In London, the current demand for both secondary and primary school places is high. With an increase in population year on year, this problem is not likely to go away.
Space is already at a premium in our cities, so how do we provide state of the art education facilities with sufficient external space to meet this demand? The residential and commercial sectors have embraced the solution to build higher, fitting more on a smaller footprint. Should schools follow suit?
When designing a high rise school, we need to rethink conventional internal adjacencies. Spaces we would normally expect to be on the ground floor have to move to upper floors. We must consider; access to quality external space; the logistics of people movement; fire strategy; and, how to ensure the sense of community is not lost when the school is spread over multiple floors.
The key to success is working closely with education providers to develop a smaller footprint that works.
One of our projects, Harris Academy Clapham (HAC), presented us with this challenge. The DfE required a brand new secondary school for 975 pupils on a small site in south London, as part of a campus with our recently completed Glenbrook Primary School.
At five storeys, HAC is the tallest school we’ve designed, and like other schools, the dining area, library and main hall were to be at its heart. We made the radical decision to elevate the sports hall to the second floor of the building. This enabled us to gain external space on the ground as well as providing a large flexible covered external area for the school to use below. The covered area also provides spill-out for dining which can be used in all weathers. In addition, the activity studio and drama studio are on the 3rd floor. Large spaces on upper floors are not without their challenges – there are implications on structure, services coordination, vibration and acoustics.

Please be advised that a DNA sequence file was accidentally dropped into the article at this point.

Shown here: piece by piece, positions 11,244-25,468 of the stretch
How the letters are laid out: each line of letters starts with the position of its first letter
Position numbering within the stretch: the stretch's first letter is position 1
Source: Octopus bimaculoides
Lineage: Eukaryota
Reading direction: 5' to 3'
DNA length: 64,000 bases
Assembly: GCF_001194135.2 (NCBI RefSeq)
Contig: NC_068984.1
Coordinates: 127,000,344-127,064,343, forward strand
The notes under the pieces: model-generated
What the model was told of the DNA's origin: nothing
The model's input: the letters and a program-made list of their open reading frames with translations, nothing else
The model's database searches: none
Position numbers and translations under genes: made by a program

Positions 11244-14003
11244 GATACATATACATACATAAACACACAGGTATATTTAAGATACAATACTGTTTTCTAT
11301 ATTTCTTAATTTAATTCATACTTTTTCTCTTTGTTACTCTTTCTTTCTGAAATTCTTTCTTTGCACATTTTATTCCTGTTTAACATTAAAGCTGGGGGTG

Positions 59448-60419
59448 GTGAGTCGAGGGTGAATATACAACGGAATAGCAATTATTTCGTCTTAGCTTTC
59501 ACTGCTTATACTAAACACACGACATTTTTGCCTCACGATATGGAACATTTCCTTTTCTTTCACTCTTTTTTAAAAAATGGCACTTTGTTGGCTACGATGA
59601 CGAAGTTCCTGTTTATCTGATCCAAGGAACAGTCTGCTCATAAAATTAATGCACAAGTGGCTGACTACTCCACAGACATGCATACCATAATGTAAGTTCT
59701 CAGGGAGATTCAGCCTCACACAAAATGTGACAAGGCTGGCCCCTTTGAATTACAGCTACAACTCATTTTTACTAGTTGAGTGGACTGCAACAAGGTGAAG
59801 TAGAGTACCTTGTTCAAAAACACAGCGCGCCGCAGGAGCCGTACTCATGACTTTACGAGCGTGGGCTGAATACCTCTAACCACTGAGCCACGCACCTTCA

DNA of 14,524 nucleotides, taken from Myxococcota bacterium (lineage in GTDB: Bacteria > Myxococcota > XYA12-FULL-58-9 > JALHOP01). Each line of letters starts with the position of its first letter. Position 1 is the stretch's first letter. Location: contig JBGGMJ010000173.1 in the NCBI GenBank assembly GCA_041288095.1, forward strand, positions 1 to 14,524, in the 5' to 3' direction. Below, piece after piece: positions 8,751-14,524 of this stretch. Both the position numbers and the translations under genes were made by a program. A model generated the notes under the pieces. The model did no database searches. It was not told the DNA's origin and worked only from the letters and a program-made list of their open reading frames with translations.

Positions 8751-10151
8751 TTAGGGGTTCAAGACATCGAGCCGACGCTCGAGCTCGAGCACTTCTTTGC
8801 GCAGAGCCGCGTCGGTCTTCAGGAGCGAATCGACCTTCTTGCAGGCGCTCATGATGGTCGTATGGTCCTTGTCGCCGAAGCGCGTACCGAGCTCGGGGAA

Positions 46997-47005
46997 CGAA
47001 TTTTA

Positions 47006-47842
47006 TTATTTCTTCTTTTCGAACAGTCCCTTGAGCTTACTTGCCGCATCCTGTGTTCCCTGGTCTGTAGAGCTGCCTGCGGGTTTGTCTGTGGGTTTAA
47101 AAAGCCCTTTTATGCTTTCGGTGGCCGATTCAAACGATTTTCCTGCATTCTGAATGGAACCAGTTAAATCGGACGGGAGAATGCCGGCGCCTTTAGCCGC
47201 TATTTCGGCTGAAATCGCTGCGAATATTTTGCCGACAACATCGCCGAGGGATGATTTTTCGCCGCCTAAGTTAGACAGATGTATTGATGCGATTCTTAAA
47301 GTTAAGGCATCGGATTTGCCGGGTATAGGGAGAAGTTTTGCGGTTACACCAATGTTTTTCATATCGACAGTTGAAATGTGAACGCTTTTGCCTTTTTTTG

Other solutions to the high density problem are to incorporate schools into mixed-use developments. Successful recent schemes in London utilise the ground and first floors of apartment buildings and use the revenue from sales as funding for the school, such as Kingston Community School which we are currently developing the detailed design for.
Urban school design will need to adapt and evolve over the coming years to meet the demands of our growing population. With space at a premium in our cities, innovative ways to provide creative, inspiring education facilities will be needed – we look forward to the challenge!
Rachel has over ten years experience designing and delivering school projects in London and the South East. If you have any questions, get in touch.